The folks at News Corp. are no doubt pleased about a 76 percent jump in third-quarter operating profits at the company's film and TV production unit, largely the result of the earnings generated from "Avatar" (here's the LAT story). Companywide, operating income jumped to $1.3 billion from $810 million. But net income for the three month period was down 69 percent from a year earlier, when the company took a $1.2-billion one-time gain. So which do you go by: Operating income or net income? Generally, net is considered a better measurement because it takes into account all aspects of a business. It's the ultimate bottom line. But in Sarah Ellison's new book, "War at the Wall Street Journal," Murdoch lieutenant Robert Thomson is seen favoring operating income. From the Vanity Fair excerpt:
On February 4, 2008, News Corp. released its quarterly earnings for the first time as the official owner of Dow Jones. The company reported a 24 percent increase in operating profit, though its net income rose only fractionally--just 1 percent. Thomson strolled by [former Managing Editor Marcus] Brauchli's office and said, in a stage whisper, "Operating profit, operating profit, operating profit." Brauchli was initially puzzled but then realized that Thomson must be referring to the earnings release. Brauchli brought Thomson into his office and explained that the Journal always emphasized net income first in its stories, since that figure took into account taxes, depreciation, and all the other costs that affected a business's performance, and the paper considered it the most important figure in a company's earnings release. Any other number allowed a corporation to include or exclude various charges and other figures that could make the earnings appear rosier. "Oh, don't change the standard, then," Thomson replied. "Just be consistent." The following day, Brauchli was amused to see that the New York Post's story on the topic led with a "record" increase in operating income.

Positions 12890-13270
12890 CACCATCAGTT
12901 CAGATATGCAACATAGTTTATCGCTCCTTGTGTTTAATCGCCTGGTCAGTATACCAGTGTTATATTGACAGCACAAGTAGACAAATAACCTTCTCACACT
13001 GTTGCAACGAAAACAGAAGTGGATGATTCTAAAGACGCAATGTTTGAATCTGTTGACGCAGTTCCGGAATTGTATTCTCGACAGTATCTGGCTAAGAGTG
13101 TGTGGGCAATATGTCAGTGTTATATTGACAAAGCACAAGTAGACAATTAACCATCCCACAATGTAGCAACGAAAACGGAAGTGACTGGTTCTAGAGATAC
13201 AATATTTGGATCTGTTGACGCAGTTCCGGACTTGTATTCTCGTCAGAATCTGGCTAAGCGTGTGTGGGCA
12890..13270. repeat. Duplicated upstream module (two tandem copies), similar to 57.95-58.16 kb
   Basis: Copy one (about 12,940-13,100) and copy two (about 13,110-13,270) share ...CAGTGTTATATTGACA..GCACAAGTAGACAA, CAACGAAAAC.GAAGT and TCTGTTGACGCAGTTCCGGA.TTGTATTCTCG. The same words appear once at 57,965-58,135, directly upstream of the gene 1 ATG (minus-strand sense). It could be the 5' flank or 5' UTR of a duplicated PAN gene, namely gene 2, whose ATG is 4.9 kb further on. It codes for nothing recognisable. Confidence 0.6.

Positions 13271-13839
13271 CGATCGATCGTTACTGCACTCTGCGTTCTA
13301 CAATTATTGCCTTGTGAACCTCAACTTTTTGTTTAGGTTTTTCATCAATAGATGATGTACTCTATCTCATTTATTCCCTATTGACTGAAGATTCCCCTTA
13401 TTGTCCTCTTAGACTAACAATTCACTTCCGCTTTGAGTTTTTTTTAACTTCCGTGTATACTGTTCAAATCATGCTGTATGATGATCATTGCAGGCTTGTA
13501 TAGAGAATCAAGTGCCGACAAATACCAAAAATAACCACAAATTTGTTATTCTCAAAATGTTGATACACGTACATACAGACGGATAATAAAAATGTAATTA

Brauchli is long gone as ME, but the Journal still led with net income in this afternoon's News Corp. story.